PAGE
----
I. Atlanta, Georgia, 2254
David McCoy's eyes were closed and his hands lay limp upon the quilt, but Leonard knew that he was awake. These days his father couldn't sleep without medication, and Leonard was just coming now to dose him before heading to bed himself. As he lingered in the doorway, watching his father's fingers curl reflexively against the patchwork quilt, listening to his sharp inhalations, Leonard felt a creeping certainty in his gut.
It was easy enough to ignore when he was working at the hospital, or when he was at home, listening to Joanna chatter about preschool. It came to him – more surely with each passing day – when he was still, when things were quiet. In the locker room after a long shift, the sweat drying on his brow and under his arms, the medical tricorder heavy in his hands. Standing irresolutely on the front porch, knowing there'd be no one waiting up for him, just his dinner, wrapped in plastic on the kitchen counter, and the light on the stairs set to about 50% luminosity. When he lay in bed beside his wife, his back to hers, a foot or more of cold linen between them.
He knew. His father was dying, and he wasn't dying fast enough. Every day he was a little weaker. Every few days Leonard had to increase the dosage of the painkiller he administered. Each passing day brought them no closer to a cure for the degenerative disease that had claimed his father's dignity, his autonomy, and would eventually claim his life.
Leonard's fingers curled tightly around the hypospray. Its cold solidity gave him little comfort. He felt as helpless as he had as a boy, following the shuttle accident that had taken his mother from him.
It's not fair. The voice in his head was thin with fear, a child's voice.
But medicine wasn't about fairness. It worked or it didn't, indiscriminate of the patient's comparative worth to society, or of who depended on him, needed him to get better. That was part of its appeal, Leonard thought as he finally pushed himself away from the doorframe and crossed the carpeted floor to his father's bedside.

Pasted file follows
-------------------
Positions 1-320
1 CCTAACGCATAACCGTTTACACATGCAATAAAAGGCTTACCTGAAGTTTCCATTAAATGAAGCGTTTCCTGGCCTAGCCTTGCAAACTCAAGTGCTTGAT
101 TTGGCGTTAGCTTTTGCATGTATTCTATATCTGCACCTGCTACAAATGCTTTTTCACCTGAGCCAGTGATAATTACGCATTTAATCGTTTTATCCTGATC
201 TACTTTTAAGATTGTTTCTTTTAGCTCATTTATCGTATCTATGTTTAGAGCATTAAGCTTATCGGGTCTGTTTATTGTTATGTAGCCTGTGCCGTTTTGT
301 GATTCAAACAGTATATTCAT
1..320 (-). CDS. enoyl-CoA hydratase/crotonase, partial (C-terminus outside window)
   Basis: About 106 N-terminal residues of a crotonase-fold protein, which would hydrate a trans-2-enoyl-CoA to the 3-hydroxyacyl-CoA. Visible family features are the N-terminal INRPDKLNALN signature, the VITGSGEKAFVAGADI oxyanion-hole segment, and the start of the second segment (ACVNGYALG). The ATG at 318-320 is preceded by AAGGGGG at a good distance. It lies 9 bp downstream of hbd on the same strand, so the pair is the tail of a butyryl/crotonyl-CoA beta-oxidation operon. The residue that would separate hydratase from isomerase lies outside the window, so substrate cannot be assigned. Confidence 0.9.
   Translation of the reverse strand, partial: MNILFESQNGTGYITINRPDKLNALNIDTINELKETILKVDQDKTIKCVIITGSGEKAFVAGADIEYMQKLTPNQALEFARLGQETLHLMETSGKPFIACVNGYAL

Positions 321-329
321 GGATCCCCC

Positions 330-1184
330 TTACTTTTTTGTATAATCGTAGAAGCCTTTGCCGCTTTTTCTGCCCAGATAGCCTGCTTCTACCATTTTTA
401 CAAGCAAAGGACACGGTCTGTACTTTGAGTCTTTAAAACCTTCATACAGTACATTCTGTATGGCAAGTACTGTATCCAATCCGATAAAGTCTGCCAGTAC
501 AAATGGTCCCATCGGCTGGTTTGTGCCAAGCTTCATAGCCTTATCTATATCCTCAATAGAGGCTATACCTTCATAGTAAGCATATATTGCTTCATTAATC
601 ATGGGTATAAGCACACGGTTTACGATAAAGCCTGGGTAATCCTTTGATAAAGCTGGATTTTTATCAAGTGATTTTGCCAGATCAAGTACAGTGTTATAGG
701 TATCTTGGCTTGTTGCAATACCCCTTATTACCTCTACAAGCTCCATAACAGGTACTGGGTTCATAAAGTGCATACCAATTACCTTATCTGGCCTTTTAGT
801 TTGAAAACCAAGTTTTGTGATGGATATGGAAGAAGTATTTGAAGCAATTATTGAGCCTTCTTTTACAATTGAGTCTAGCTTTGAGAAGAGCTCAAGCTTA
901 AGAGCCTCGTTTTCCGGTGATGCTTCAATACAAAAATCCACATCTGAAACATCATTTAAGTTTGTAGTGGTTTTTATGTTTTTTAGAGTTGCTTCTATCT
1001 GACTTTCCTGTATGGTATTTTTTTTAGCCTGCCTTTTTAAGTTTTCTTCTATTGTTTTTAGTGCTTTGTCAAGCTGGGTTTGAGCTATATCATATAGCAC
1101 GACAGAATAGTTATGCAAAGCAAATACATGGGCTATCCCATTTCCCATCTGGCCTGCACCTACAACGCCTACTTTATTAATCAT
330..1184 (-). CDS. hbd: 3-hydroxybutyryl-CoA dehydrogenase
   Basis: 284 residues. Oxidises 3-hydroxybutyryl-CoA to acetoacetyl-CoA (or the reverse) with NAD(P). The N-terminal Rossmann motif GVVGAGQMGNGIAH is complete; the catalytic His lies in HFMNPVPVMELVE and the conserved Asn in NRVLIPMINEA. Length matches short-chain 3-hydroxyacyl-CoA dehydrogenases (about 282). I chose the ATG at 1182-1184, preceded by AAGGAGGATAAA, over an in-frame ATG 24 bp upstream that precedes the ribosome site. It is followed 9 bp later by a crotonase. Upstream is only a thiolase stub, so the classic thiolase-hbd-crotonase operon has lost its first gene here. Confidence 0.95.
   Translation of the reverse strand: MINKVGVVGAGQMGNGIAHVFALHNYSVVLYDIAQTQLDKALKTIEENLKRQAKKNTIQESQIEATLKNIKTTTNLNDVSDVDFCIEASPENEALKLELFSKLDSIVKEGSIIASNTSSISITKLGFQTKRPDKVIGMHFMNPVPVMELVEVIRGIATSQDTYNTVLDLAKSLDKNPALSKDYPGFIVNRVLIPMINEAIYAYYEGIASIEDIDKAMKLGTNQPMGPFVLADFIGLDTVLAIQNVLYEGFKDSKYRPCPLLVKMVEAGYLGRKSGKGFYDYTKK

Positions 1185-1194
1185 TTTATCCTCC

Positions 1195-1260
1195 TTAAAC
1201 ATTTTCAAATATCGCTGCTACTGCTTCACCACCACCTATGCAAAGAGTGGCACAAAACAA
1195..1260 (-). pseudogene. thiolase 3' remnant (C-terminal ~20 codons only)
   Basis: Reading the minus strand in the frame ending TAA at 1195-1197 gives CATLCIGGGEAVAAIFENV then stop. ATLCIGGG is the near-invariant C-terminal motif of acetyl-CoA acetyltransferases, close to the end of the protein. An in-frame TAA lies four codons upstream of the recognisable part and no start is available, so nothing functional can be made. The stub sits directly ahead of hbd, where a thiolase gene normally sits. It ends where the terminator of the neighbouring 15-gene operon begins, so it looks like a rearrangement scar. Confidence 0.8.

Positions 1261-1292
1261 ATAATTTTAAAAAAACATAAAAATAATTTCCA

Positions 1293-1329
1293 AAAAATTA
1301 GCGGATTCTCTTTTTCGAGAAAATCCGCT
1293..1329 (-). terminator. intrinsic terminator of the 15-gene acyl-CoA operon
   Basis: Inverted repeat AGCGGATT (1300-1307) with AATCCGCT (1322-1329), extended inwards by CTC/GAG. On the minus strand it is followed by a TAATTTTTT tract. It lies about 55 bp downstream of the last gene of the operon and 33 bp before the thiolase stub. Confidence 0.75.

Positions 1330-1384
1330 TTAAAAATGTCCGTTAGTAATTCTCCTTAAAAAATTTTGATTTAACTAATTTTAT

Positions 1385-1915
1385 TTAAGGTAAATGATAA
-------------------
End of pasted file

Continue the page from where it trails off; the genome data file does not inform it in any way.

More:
His father muttered indistinctly as Leonard pressed the hypospray as gently as he could against his neck. His eyelids fluttered, but didn't rise.
"Hey, Dad?" Leonard said softly, bending low.
"I gave Marcia the night off," he said, referring to the home health aide he'd hired to take care of his father when he had to be elsewhere. "Jocelyn's gone down to Savannah to visit her folks, and she took Jo with her." He paused, then decided his father didn't need to know about the fight that had precipitated Jocelyn's desire to see her parents. "I'll be in the living room if you need me."
He started to straighten, pocketing the hypospray. He felt the brush of fingertips against his wrist and froze.
"Stay a minute." David McCoy's voice was weak, but there was no strain in it; these drugs were working, at least. "Sit next to me for a few minutes."
There was just room enough for Leonard to sit on the edge of the bed. As his father leaned into him, he couldn't help noticing how light he was. A strong gust of wind could have blown him away. The man who, only a few months ago, had been able to lift five-year-old Joanna in his arms and twirl her around like she weighed nothing at all.
"Jocelyn went to Savannah? And took Jo?"
"Shoulda gone with 'em."
"I hate shuttles."
"I hate beaming."